3. Don’t use buzzwords; they really don’t work. People can sniff out performative marketing almost instantly. If they’re seeing the same words on different websites, they’re not going to go with any of them. They’ll go with the company that presents an original and authentic experience on their website. The best way to avoid this is to really sit down and identify who your customers are and what they want. Yes, you may be offering a product or service that somebody else does, but you’ll know how to attract your customers well. A value proposition that sounds identical to another’s will make yours look weak and manufactured.
  4. Don’t try and cram it all in. Oftentimes, under a value proposition, there’s a subheading. This expands on the feeling of said proposition and gets a little bit more specific. It’ll display examples of how the product works or who it’s for. It’s usually only a couple of sentences long. Short and sweet.
  5. The proposition has to reveal itself clearly. It needs to be front and centre on your company website, ideally on a landing page. It also needs to be slotted in and repeated, in different forms, across the website.
  6. Place it well. Think headlines, headers, and titles. Don’t hide the proposition in the corner of a page like it is dirty laundry. Proclaim it boldly through words and design. Don’t make it messy, though. A clean look is what customers stick around for. People can get confused and click off when things get unclear or too loud. We’re sure you’ve experienced this yourself. Keep the proposition to one or two memorable sentences and remember to hold your audience’s attention. Put yourself in their shoes.

Don’t lose out on customers because you don’t have an effective value proposition.

When you have a compelling value proposition, you’re saying ‘Hey, customer! You have this need, and this is why, and how, our company will fix this particular issue for you!’.

Hopefully, the service or product that you’re selling is something they’ll want to get their hands (or mouse) on, and you’ll win that lead.

Remember to be authentic, honest, and innovative with your proposition.

Leave those who visit your website curious, intrigued, and wanting to find out more.

One more thing—make that an easy process for them. If they’ve been won over by the proposition, don’t make it feel like a hike to contact you or purchase something. Otherwise, you’ll risk destroying all the work your proposition did. Make the contact button very clear; make products easy to add to a basket.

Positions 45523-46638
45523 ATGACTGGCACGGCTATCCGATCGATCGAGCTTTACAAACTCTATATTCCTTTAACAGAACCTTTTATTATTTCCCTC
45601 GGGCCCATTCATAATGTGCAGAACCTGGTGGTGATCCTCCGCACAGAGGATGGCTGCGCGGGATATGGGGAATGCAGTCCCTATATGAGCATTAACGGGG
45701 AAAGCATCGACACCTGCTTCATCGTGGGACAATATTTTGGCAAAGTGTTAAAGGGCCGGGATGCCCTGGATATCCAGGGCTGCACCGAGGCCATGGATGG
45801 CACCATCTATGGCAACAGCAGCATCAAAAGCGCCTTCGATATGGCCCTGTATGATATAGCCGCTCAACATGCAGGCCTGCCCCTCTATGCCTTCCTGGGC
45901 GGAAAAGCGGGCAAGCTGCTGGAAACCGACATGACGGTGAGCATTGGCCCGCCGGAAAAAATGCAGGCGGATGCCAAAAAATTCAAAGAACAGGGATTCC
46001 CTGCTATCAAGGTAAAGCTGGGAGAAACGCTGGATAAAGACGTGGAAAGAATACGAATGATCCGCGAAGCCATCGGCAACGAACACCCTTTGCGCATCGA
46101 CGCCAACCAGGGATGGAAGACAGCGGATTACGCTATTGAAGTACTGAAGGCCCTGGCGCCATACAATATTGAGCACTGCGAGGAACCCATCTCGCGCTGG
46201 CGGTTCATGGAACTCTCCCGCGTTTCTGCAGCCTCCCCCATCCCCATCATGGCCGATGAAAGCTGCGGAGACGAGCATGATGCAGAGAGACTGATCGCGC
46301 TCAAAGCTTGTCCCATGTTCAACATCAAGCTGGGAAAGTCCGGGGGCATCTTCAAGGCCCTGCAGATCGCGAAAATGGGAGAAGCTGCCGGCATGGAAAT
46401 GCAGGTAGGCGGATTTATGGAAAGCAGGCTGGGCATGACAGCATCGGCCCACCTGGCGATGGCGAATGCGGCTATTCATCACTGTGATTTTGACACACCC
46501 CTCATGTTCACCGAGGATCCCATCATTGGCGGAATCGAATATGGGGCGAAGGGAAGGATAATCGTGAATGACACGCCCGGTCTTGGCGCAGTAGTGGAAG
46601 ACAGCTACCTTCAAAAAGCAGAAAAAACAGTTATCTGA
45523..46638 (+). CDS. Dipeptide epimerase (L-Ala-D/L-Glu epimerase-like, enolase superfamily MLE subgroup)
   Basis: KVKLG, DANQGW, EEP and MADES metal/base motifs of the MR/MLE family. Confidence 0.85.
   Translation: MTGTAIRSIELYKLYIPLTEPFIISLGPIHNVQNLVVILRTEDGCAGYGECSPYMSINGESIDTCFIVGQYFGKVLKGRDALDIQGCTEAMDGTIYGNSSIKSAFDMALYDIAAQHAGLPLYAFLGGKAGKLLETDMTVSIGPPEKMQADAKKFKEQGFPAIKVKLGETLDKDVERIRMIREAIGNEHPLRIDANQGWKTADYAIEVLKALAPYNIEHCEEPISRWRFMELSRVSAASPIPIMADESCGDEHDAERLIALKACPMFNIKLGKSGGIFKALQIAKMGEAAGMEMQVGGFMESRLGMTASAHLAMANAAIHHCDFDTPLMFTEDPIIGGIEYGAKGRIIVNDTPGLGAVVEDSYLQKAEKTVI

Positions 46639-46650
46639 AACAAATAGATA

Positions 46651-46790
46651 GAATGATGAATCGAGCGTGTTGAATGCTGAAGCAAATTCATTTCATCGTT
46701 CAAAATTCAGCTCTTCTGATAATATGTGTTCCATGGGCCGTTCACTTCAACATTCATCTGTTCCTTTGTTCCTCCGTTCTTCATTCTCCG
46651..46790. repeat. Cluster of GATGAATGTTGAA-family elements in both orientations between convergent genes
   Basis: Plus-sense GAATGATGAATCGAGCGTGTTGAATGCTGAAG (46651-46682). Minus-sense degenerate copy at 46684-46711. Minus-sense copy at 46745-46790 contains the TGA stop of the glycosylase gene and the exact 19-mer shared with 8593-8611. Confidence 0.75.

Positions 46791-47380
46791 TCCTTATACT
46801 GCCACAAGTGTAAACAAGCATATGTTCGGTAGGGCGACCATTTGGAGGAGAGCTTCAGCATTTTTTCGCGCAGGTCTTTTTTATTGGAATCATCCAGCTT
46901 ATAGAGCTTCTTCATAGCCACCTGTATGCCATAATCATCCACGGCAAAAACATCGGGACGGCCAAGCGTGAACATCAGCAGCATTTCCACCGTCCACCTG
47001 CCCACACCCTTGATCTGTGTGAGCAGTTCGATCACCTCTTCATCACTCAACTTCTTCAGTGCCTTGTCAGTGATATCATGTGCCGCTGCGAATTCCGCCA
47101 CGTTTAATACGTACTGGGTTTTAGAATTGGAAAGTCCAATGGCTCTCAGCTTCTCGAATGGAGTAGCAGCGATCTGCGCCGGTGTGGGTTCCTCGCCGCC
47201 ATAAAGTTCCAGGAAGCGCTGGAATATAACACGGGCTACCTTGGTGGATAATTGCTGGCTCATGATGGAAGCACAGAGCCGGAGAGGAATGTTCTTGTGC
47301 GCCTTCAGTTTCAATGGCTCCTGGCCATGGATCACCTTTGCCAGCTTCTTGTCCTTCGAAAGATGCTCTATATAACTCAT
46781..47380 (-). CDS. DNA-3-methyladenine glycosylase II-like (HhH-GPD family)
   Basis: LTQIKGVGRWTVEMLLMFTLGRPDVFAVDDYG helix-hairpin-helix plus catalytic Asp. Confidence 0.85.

Ultimately, when you invest your time and create a value proposition that best fits your company, you’re capturing new clients/customers and making sales. They’ll want to stick around and find out more; trust us, you’ll see the benefits on your computer screen and inside your company inbox.

Here’s some great examples to get you thinking:

We use Slack as out team comms channel – super integrated with just about anything, and their value proposition expresses an emotional angle (we all want to get on as a team) and positions them as the digital headquarters of your business. They’re not wrong!

Our web platform of choice – and indeed 42% of the web. This powerful proposition is simple, passive, and the minimal design encompasses it all.

Another from our digital toolkit – Buffer keeps you connected and scalable on socials and more.
Once a value proposition has been developed, it should be tested with potential customers to ensure that it resonates with them and that it accurately communicates the unique benefits that the offering delivers. If the value proposition does not resonate with potential customers, or if it is not differentiated from the competition, the company may need to revise its offering or its value proposition.


In conclusion, a value proposition is a critical component of a company’s marketing and sales efforts. It serves as a roadmap for product development and marketing, and it helps ensure that the company stays focused on creating value for its target customer.

By articulating the unique benefits of the offering and how it solves the customer’s problem or meets their need better than the competition, a value proposition can help a company stand out in a crowded marketplace and win the loyalty of its ideal customer.